Owning your home

I mentioned in Introduction To.. Wealth that money is an extremely emotive subject. So it stands to reason that if you stick absolutely truckloads of money into the place that you and your family live, then we’re on seriously dodgy ground! Strap in.


There’s plenty of people out there that will tell you that:

“owning your home is a terrible idea”

and there are people that will tell you that:

“owning your home is a great idea”


So, first up, my personal viewpoint; I don’t think there’s anything inherently wrong with owning your own home (and yes, in the interests of complete transparency, I’m biased because I currently do own my own home!). But it does depend on the circumstances; everybody’s situation is slightly different.


Run some numbers; it might be evident that it’s not the right thing for you to do, not at this point in your life anyway.


Alternatively, after running the numbers, and depending on what’s happening in your life, then owning your home might turn out to be a great idea.
Looking back, it was right for me to buy, it’s served me well. Paying off the mortgage last year felt amazing, and now we sleep at night safe in the knowledge that no landlord or bank heavy can come-a-knocking and tell us to “get orf their land”  (yes, yes, my house is freehold). And of course, we also have a much higher savings rate than before as we’re not currently paying rent or mortgage.


But here’s the thing – for people looking to become financially independent as soon as possible, you may be able to use your house as a way to reach FI earlier than you had previously thought possible.


Imagine that you’re planning to move towns, areas, or even better – countries. Or maybe you weren’t actually planning to move, but you are able to move, and you would consider it if that brings your FI date closer. Now then, if your current house (the one you own, or part own) is worth more than houses where you are going, then that could obviously work in your favour. (If you currently own a house in London, then I guess this applies to you if you’ll consider moving just about anywhere else!)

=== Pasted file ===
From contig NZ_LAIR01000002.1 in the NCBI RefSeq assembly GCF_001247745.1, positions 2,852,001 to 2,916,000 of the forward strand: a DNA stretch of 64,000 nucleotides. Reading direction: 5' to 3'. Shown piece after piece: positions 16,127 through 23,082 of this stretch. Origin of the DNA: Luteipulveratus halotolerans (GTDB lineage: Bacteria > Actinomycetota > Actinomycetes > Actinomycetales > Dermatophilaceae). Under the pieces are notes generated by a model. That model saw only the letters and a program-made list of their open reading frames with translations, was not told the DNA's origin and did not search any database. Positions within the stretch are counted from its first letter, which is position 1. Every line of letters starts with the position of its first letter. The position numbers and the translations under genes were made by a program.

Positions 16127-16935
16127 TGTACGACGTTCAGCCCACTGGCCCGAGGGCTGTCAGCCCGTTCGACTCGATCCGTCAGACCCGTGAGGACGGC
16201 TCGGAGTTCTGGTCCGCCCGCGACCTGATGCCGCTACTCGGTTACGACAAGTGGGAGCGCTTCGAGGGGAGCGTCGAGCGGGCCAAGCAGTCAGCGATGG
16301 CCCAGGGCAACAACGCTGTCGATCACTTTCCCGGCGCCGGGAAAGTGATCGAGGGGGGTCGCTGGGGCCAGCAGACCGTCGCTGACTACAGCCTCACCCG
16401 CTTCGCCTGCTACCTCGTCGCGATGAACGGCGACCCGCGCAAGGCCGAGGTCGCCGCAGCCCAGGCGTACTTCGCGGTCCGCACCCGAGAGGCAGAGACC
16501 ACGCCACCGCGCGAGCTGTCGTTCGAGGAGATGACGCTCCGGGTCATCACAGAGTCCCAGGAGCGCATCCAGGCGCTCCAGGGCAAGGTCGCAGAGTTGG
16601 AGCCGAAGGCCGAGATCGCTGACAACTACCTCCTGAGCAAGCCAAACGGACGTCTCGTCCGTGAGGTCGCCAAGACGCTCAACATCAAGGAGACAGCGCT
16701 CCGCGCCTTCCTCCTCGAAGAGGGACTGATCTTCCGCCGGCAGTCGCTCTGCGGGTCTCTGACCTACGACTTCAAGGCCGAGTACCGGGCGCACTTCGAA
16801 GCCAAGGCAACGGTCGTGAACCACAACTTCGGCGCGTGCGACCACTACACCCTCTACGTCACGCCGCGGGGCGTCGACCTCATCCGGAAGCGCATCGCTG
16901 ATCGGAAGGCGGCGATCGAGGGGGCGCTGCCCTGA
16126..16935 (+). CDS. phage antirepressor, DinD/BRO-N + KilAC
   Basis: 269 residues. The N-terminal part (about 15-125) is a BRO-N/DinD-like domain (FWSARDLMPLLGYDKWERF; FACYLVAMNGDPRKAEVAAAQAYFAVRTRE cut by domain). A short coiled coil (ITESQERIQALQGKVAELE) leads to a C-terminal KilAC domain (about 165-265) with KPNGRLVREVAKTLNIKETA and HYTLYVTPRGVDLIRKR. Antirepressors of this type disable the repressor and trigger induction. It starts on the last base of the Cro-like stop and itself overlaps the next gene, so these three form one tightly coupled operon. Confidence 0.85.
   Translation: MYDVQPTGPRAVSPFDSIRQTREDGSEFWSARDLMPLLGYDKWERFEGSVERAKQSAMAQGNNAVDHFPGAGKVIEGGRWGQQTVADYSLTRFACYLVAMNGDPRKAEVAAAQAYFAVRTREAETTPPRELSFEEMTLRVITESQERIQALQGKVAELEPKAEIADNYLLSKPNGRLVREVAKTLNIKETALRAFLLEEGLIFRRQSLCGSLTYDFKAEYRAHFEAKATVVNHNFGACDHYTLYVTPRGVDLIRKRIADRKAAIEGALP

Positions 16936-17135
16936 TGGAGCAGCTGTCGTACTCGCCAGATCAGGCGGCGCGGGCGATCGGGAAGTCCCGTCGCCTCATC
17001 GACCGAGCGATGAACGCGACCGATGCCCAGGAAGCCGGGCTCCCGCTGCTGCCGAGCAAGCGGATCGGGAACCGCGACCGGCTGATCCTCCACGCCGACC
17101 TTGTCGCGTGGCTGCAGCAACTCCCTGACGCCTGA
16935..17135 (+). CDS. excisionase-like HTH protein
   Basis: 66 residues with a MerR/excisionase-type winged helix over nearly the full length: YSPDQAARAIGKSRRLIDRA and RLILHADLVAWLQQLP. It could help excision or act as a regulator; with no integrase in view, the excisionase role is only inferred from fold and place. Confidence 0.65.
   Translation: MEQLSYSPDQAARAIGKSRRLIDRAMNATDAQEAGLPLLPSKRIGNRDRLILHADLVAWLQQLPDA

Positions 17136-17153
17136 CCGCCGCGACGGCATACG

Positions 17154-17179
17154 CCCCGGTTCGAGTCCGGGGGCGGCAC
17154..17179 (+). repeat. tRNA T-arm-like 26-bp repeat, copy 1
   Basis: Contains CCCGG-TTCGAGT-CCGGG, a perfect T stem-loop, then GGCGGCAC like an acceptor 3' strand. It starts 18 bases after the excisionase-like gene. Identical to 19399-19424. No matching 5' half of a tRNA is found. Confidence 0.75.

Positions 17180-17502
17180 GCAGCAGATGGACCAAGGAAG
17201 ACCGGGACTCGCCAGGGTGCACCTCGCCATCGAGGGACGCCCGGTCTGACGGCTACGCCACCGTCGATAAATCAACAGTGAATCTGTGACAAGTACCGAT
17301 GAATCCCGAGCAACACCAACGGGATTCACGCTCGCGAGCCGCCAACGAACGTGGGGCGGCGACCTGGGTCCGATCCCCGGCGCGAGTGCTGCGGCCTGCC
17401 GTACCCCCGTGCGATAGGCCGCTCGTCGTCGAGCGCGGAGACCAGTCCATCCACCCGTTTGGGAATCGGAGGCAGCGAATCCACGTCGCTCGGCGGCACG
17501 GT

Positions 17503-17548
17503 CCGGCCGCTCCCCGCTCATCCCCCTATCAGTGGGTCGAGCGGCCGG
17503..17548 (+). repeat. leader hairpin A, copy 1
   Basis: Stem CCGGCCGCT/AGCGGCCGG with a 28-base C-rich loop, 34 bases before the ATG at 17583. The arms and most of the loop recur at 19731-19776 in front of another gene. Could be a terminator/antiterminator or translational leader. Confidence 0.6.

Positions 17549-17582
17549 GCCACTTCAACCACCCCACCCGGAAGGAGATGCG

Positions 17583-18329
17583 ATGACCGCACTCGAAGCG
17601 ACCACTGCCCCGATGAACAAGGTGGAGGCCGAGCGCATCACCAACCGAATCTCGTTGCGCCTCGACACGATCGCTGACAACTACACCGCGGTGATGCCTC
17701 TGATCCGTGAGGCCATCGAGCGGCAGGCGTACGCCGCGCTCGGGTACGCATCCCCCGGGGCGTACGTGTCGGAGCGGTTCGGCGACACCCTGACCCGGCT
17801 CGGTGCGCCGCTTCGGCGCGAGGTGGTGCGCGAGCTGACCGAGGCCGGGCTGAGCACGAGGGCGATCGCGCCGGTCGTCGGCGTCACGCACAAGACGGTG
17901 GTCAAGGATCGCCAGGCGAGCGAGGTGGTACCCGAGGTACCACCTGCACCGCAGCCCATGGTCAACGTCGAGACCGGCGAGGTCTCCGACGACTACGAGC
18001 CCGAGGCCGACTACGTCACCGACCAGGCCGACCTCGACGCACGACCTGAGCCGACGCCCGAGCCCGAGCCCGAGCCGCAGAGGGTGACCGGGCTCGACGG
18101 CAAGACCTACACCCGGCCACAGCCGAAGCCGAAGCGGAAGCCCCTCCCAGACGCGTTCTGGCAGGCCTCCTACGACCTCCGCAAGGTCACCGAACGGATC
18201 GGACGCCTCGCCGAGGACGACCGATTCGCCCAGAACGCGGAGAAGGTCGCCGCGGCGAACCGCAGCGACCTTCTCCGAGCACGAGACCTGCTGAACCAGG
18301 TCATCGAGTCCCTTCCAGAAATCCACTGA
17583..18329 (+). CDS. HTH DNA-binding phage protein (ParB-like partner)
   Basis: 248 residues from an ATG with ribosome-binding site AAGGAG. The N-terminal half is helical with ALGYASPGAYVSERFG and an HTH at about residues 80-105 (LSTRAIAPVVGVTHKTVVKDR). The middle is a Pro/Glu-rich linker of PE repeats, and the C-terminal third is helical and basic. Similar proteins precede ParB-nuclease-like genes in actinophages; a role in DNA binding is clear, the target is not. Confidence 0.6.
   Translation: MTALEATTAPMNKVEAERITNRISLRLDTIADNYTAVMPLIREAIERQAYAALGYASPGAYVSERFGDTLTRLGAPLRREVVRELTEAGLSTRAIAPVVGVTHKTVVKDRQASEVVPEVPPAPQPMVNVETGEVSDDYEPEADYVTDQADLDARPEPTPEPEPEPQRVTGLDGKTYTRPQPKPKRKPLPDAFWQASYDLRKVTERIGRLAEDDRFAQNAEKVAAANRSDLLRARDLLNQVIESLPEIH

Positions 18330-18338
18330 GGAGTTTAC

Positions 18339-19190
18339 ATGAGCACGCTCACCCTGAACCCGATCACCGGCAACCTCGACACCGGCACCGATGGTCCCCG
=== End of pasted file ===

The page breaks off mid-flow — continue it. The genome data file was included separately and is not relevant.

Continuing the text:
And things could be even better if the rent-houseprice ratio where you’re going is low too.


Here’s an example, and it’s a real life one; it’s our situation.


Our house is a 3-bed semi on the outskirts of town, with a current value of about £160,000.
Where we’re planning to move to, a similar sized house could be bought for €100,000 (or possibly even less, at the moment). At the time of writing that is about £80,000.


OR, here’s another idea – we could rent a house there for about €5,000/year (currently about £4,000).


So our £160,000 house sale would give us about €200,000, which is 40yrs rent money to stuff under the mattress. (Yes, that’s in “today’s money”.. obviously rising rentals would bring that number down.. although if the €200k was wisely invested then we’d hope to at least beat that nasty inflation).


OR, another idea – instead of selling our current house, we could rent it out for £600/mth (€750/mth) and bingo, it now pays our euros-rent, plus currently gives an extra “left-over” income of €330/mth. So that’s the food bill and the ‘leccy paid for. And assuming that rents rise fairly evenly in both countries, our rent (plus hopefully that extra bit for food and lights) would be covered for life.*


I would say it’s worth thinking about! Like I said – everyone’s situation is different, but there’s always more than one option, and I think that the process of thinking through these options – and thinking of new options you hadn’t previously considered – will stand you in good stead for this financial independence lark.








* Hopefully we’re talking about a period of at least 40 years here, and obviously the currencies could do all sorts of wacky things over that period! But again, if you’re willing to look at options, be flexible, “think outside the box”… then I think you’ll always find a way to make things work